On a recent, very brief trip to Ocho Rios, Jamaica, I was not surprised to experience the high quality of respect given to the memory of Bob Marley. Anything less would have been disappointing. However, as a lifetime follower of Marley, this trip highlighted a pattern much of the world is guilty of—pigeonholing Bob Marley as nothing more than a reggae artist and—thus losing sight of his revolutionary spirit.
When we think about successful activists and revolutionaries of the past, Marley’s name is not commonly mentioned. Throughout his career, Marley made a conscious effort to address social issues in a very public way. But because his revolutionary characteristics did not develop from traditional avenues of legitimacy (e.g., politician, religious leader, teacher, or even an academic degree), he was not regarded as a revolutionary. Through music, Bob Marley spoke of many important issues such as imperialism, pan-Africanism, and religion (as a tool of mental slavery, especially for Africans and the African diaspora).
It is clear that Marley’s lifestyle, often skewed by the media, is what society enjoyed dwelling on. He was perceived as primarily an entertainer. The focus was often on his marijuana use, his love life, and his carefree “everything is going to be alright” attitude. But, Bob Marley was not merely a “feel good” musical artist. He used the platform of reggae music to protest and to bring to the surface a failed system—a system that failed the underprivileged, Jamaicans, Africans, African Americans, and the entire African diaspora.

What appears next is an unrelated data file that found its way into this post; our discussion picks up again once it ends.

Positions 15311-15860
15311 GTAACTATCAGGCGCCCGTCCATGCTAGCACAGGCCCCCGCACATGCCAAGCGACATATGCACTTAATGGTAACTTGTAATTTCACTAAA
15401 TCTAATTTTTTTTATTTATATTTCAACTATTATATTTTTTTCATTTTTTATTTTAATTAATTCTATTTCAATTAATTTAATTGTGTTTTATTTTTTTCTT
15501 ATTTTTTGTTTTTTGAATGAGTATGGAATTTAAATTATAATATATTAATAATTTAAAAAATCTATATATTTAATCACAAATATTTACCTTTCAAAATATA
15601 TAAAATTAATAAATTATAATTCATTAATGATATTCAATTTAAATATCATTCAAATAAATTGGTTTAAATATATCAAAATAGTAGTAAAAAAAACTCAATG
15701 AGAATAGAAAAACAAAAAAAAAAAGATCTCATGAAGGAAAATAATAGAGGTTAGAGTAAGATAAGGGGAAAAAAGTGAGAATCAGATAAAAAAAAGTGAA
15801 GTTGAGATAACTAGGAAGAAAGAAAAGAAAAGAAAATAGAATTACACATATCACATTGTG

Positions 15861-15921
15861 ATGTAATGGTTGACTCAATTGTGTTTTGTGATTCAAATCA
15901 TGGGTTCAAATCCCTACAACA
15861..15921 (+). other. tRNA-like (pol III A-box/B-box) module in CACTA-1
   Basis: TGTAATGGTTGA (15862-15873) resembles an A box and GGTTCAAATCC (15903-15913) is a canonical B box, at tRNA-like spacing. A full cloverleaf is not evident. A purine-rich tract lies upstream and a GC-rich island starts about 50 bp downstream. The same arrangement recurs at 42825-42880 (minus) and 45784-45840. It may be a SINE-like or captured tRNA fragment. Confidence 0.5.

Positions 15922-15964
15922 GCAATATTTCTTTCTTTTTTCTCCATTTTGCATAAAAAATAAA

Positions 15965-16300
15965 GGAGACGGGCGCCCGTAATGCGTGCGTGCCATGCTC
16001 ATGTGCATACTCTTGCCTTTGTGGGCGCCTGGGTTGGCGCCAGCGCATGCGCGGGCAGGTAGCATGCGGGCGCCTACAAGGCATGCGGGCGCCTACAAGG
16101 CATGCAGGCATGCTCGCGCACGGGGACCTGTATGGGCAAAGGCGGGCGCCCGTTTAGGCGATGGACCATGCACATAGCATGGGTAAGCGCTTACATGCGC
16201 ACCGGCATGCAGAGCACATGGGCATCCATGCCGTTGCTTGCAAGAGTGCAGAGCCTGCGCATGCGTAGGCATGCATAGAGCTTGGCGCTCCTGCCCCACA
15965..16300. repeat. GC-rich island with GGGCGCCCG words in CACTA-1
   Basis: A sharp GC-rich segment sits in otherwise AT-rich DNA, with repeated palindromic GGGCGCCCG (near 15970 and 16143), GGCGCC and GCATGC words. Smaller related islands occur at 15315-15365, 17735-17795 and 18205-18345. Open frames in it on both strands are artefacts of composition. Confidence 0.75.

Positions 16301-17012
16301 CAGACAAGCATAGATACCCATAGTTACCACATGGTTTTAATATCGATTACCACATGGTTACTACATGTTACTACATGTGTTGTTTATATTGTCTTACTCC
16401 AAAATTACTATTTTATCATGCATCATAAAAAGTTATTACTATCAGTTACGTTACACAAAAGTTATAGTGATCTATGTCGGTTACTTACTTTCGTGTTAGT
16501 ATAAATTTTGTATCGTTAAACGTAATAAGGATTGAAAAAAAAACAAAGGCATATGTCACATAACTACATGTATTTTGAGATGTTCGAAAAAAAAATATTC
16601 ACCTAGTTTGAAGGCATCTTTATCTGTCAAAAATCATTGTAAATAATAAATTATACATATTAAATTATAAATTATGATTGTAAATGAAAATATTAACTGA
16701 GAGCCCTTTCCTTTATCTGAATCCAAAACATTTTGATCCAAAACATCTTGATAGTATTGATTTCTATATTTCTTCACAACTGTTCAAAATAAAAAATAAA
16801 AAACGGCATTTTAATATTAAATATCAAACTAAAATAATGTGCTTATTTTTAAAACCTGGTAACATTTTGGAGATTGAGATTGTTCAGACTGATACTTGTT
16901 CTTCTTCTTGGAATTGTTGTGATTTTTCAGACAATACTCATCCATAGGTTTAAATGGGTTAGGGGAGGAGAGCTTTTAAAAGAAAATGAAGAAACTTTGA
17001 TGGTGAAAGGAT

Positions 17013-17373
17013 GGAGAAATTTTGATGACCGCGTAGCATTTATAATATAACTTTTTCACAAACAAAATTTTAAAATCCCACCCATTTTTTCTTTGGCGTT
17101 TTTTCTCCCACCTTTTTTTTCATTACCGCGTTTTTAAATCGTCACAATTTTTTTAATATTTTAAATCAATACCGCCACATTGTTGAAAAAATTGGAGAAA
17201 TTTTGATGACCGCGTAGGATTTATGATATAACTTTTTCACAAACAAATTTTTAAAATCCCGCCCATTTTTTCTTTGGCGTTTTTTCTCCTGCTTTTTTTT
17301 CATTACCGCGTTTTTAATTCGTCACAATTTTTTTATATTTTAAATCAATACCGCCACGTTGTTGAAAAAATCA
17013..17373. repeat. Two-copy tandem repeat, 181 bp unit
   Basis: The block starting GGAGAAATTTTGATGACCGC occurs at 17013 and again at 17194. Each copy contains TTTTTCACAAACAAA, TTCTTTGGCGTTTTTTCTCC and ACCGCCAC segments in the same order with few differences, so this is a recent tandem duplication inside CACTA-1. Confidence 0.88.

With Bob Marley’s recent 67th birthday behind us, the African diaspora and the world is still dealing with many of the social problems and system failures that Marley spoke about. Luckily, the legacy of Bob Marley lives on through organizations like The Bob Marley Foundation, 1Love, Ghetto Youths and The Rita Marley Foundation, which work to eliminate poverty, create social awareness and bring peace to people in the African diaspora. We must not neglect the social problems we continue to face, like we neglected Bob Marley his right to revolutionary status.
-by Rebecca Alvy